Authors: A B C D E F G H I J K L M N O P Q R S T U V W X Y Z

A collection of quotes and sayings by Fanny Fern on love, romance, humor, marriage, matrimony, shame, devil, feminism, heart, lies, compel, doubt, breath and response.

31 Famous Quotes By Fanny Fern That Have A Mischievous Glint

Quick Facts

Famous As: Journalist, Writer, Novelist, Children's writer, Essayist

Born On: July 9, 1811

Died On: October 10, 1872

Born In: Portland

Died At Age: 61

Sara Willis, popularly known as Fanny Fern, was an American humorist, newspaper columnist, children book author and novelist. She went on to become one of the most renowned female authors during that period. She wrote for the publication ‘New York Ledger’ and due to her immense popularity, she also became the highest paid columnist in America. In 1855, Fern was paid a then mind boggling salary of $100 per week and her style particularly appealed the thriving ladies in America at that time. Other than being a noted columnist, Fern was also a highly successful author and one of her most important books is ‘Ruth Hall’, published in 1854, that is regarded as a cornerstone of feminist literature. Fern also became quite famous as a writer of children’s books and some of the noted ones include ‘The New Story Book for Children’, ‘Little Ferns for Fanny’s Little Friends’ and ‘The Play-Day Book’. Fern wrote about a wide range of subjects throughout her career. Feminist themes were particularly close to her heart and her writings expressed her views and thoughts on the same. Read through the quotes and thoughts by Fanny Fern which have been excerpted from her columns, books, essays and public utterances.

She said it was beautiful to be loved, and that it made everything on earth look brighter.

Fanny Fern

I am convinced that there are times in everybody's experience when there is so much to be done, that the only way to do it is to sit down and do nothing.

Fanny Fern

What a pity when editors review a woman's book, that they so often fall into the error of reviewing the woman instead.

Fanny Fern

Can anybody tell me why reporters, in making mention of lady speakers, always consider it to be necessary to report, fully and firstly, the dresses worn by them? When John Jones or Senator Rouser frees his mind in public, we are left in painful ignorance of the color and fit of his pants, coat, necktie and vest - and worse still, the shape of his boots. This seems to me a great omission.

Fanny Fern

Our domestic Napoleons, too many of them, give flattery, bonnets and bracelets to women, and everything else but - justice ...

Fanny Fern

The way to a man’s heart is through his stomach.

Fanny Fern

I am getting sick of people. I am falling in love with things. They hold their tongues ...

Fanny Fern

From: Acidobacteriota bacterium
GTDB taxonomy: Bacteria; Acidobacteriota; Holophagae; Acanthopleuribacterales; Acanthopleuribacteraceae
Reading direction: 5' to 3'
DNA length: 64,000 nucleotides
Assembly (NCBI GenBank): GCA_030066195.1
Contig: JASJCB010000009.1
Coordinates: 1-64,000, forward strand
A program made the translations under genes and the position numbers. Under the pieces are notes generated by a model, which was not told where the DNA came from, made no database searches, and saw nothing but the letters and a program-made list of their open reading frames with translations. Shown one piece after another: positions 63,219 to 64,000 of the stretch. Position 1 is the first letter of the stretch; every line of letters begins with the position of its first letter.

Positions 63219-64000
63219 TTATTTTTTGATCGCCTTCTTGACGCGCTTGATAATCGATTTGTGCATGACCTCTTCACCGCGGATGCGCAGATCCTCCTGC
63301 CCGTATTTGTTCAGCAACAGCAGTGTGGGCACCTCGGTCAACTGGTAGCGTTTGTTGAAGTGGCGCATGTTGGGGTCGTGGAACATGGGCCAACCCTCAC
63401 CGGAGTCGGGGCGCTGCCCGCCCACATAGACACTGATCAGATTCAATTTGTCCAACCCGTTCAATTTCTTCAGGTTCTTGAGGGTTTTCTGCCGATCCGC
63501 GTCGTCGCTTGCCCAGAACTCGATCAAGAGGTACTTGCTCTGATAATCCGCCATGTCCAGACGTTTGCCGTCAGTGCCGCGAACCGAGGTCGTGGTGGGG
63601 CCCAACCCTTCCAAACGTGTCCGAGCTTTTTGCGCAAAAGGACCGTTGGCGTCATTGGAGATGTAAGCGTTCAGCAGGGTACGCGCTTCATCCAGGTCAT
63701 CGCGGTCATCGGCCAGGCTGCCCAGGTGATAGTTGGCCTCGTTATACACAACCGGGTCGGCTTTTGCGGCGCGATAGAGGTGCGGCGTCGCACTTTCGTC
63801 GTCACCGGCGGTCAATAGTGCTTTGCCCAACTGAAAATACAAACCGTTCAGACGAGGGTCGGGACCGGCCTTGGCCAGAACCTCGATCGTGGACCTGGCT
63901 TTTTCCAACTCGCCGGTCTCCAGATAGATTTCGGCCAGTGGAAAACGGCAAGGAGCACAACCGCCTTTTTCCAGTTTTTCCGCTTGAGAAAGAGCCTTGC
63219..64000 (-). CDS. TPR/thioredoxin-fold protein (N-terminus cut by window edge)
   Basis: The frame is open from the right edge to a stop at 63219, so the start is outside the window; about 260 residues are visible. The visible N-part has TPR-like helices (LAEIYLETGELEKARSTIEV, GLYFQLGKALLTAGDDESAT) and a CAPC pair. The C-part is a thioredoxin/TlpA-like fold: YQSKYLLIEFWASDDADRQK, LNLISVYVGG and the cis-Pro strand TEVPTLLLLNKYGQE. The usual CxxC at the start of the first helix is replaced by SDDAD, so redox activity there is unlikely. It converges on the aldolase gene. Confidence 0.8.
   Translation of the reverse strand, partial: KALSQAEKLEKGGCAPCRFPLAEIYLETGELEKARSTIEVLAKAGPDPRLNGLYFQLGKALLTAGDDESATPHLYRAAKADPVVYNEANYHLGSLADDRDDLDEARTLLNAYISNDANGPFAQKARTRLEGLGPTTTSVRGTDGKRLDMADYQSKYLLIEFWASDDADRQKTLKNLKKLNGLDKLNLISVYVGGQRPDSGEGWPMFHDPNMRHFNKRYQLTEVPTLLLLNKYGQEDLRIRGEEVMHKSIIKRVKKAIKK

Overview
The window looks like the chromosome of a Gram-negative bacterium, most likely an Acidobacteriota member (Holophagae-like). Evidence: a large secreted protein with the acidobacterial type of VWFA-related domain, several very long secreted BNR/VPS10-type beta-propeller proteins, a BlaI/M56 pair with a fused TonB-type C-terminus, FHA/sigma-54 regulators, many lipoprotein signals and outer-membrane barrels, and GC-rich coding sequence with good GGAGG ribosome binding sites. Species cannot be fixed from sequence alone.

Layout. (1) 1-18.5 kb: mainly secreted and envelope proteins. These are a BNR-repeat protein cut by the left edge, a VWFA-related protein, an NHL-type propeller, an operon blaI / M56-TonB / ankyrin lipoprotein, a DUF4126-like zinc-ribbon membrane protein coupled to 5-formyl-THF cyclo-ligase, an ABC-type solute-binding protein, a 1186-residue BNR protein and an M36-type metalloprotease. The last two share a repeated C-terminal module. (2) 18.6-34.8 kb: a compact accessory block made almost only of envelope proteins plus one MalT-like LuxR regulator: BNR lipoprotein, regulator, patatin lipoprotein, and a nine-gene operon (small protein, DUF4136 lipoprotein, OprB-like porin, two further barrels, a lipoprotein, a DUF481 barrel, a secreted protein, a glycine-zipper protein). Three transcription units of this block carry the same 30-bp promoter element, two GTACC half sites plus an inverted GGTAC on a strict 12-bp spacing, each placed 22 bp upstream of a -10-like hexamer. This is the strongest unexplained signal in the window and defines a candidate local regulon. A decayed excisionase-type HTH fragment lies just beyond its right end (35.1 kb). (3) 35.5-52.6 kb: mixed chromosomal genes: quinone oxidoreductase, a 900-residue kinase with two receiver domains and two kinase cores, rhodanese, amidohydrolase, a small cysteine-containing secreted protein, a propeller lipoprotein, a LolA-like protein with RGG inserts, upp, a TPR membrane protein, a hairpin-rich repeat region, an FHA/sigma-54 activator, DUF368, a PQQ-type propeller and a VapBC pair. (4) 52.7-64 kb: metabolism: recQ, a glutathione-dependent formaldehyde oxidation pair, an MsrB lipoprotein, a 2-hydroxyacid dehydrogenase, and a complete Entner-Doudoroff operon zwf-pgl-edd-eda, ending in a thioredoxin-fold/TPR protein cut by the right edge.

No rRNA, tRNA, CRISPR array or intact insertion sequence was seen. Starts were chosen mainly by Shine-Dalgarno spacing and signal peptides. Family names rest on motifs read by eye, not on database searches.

Uncles and aunts, and cousins, are all very well, and fathers and mothers are not to be despised; but a grandmother, at holiday time, is worth them all.

Fanny Fern

I want a human sermon. I don't care what Melchisedek, or Zerubbabel, or Kerenhappuk did, ages ago; I want to know what I am to do, and I want somebody besides a theological bookworm to tell me; somebody who is sometimes tempted and tried, and is not too dignified to own it; somebody like me, who is always sinning and repenting; somebody who is glad and sorry, and cries and laughs, and eats and drinks, and wants to fight when they are trodden on, and don't!

Fanny Fern

The term 'lady' has been so misused, that I like better the old-fashioned term, woman.

Fanny Fern

Hoary-headed old Winter, I have had enough of you!

Fanny Fern

To the Pilgrim Mothers, who not only had their full share of the hardships and privations of pioneer life but also had the Pilgrim Fathers to endure.

Fanny Fern

Too much indulgence has ruined thousands of children; too much love not one.

Fanny Fern

Few husbands (and the longer I observe, the more I am convinced of the truth of what I am about to say, and I make no exception in favor of education or station) have the magnanimity to use justly, generously, the power which the law puts in their hands.

Fanny Fern

To her, the name of father was another name for love.

Fanny Fern

Show me an 'easy person,' and I will show you a selfish one. Good-natured he may be; why not? since the disastrous consequences of his 'easiness' are generally shouldered by other people.

Fanny Fern

Everything in the country, animate and inanimate, seems to whisper, be serene, be kind, be happy. We grow tolerant there unconsciously.

Fanny Fern

Never ask a favor until you are drawing your last breath; and never forget one.

Fanny Fern

Dear reader, true religion is not gloomy.

Fanny Fern

There are no little things. Little things are the hinges of the universe.

Fanny Fern

How strong sometimes is weakness!

Fanny Fern

Love is a farce; matrimony is a humbug; husbands are domestic Napoleons, Neroes, Alexanders,--sighing for other hearts to conquer, after they are sure of yours.

Fanny Fern

I hate the word proper. If you tell me a thing is not proper, I immediately feel the most rabid desire to go 'neck and heels' into it.

Fanny Fern

I wish one half the world were not fools, and the other half idiots.

Fanny Fern

Well, it is a humiliating reflection, that the straightest road to a man's heart is through his palate.

Fanny Fern

I've as good a right to preserve the healthy body God gave me, as if I were not a woman.

Fanny Fern

O, girls! set your affections on cats, poodles, parrots or lap-dogs; but let matrimony alone. It's the hardest way on earth to getting a living.

Fanny Fern

When a literary person's exhaustive work is over, the last thing he wishes to do is to talk books.

Fanny Fern

Nowhere more than in New York does the contest between squalor and splendor so sharply present itself.

Fanny Fern

Never compel yourself to say words to which the heart yields no response.

Fanny Fern

Marriage is the hardest way to get a living.

Fanny Fern